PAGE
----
It doesn't make any logical sense to me, that someone who is basically flipping God off in such a significant area, who lives in unrepentant blatant sin, could carry the fragrance of Christ so beautifully in their life.  And so the only conclusion I can come to is that my idea of sin is flawed.  That it's not a specific behavior but a heart motive, and so, sex and partnership is beautiful or ugly - righteous or sinful - based on the heart intent of the person, based on the SPIRIT (of good or of evil), and that no "law" can adequately capture that, which is one reason why we are repeatedly told the law was inadequate.  Jesus seems to capture this essence often, in His teaching, does He not?  
Now, you can quote me the "black and white" passages from both the Old and New Testament and I can quote for you all the scriptures that both the Catholic Church and people like Martin Luther and John Calvin used to dismiss Copernicus.  You can tell me about Adam and Eve and I can tell you that the one thing God called "not good" was for man to be alone, so He created a helpmeet, a suitable partner, so how can I in good conscience ever speak for God by imposing lifelong alone-ness on another person?  We'd go round and round and nothing would change except that we might understand one another better and, I hope, respect each other even more. 
My point is I'm not sure I'm right on this topic.  What I am sure of, what I've learned in almost 40 years (not quite as long as you, ha ha) is that either way, I could be wrong.  And that is enough reason for me to fall over into love, rather than knowledge.  If I'm to err, let me err on the side of grace and mercy.  I know no other way to respond.   In all my relationships, I strive to treat people as I want to be treated, to Love people as they discover and live out their role in God's story.  That hasn't changed ... I just see that as a more open-ended statement than you do, right now.   
I hope this helps relieve some of your concern.  And I'm not sure I've expressed all this as well as I'd like, in fact I'm sure I haven't.  Certainly there are other theological issues you have in mind but in my experience, but this is the one that causes people the most angst - even more so than the whole hell question - which is frankly quite interesting to me, why that is...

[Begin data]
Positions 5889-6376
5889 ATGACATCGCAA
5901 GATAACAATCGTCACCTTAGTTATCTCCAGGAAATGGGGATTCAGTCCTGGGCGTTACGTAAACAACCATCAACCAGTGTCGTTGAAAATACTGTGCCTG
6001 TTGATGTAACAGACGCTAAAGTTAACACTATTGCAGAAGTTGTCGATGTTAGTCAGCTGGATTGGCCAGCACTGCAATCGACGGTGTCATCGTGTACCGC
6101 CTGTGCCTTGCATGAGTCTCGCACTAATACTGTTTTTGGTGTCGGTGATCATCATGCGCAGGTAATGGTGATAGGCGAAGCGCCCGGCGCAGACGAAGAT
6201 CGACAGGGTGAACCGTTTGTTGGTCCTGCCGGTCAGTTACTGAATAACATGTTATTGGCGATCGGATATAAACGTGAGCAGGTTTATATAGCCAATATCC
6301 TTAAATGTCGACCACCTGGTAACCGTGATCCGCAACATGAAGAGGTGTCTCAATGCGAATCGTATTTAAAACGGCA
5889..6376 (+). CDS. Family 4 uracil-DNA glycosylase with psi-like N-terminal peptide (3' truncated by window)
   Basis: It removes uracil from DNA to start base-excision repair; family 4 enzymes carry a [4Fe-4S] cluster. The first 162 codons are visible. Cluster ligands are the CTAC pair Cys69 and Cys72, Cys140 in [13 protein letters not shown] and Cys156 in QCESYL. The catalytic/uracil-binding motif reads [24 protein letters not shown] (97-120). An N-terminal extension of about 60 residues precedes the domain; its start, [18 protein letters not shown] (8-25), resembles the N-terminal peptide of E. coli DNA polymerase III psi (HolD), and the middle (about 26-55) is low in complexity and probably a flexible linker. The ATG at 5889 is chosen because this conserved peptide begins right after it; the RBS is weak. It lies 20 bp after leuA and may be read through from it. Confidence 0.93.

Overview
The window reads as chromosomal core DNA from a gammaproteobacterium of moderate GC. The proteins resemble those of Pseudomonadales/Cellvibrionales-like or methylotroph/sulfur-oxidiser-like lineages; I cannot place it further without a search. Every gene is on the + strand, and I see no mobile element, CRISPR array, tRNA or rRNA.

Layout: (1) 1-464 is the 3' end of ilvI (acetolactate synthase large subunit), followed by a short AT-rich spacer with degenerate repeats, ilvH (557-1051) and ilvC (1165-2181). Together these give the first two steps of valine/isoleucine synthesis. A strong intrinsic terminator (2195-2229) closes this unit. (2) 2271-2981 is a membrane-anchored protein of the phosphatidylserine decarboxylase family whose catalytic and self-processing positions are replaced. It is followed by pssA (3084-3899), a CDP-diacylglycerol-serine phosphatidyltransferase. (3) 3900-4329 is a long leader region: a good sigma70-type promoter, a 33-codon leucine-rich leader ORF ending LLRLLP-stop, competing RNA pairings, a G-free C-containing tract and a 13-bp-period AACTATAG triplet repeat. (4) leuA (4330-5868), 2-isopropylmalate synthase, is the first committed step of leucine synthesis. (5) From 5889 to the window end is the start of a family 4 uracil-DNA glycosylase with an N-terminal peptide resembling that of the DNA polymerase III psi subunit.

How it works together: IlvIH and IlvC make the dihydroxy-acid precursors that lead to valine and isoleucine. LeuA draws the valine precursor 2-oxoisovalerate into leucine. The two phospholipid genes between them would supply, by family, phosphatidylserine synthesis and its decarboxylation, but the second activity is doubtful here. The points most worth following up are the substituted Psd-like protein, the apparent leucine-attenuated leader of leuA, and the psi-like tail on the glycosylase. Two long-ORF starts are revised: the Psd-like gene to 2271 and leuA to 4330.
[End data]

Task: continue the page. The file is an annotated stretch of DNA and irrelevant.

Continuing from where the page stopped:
I look forward to more from you, if and when you can or care to. 
Much love always,
Peace,
Michelle

2 comments:

Allison said...

Your letter brings tears to my eyes. This is something I have struggled with for years and it is part of the reason why I gave up on church for a long time. I don't think I could have ever expressed my mutual feelings in any better way than you have. I am so glad you chose to share this.

Allison Schleuger

Megandy said...

wow. first of all, thank you for sharing this letter publicly. your transparency and honesty show that you are brave and genuine. secondly, thank you for wrestling with such a difficult issue. i came from what i would guess to be a similar upbringing to yours (along the lines of Liberty University) and had to wrestle with the gay issue because i myself am gay. i've since come out as a gay person and as a person of faith. i've reconciled my spirituality with my sexuality, and i've reconciled those two things with god. but, not many people who aren't gay seem to take this struggle personally. they don't seem to take the time to really consider what it would mean to not believe a theology that condemns gay people. you give an example that i hope will shine a light on a path that many others will follow.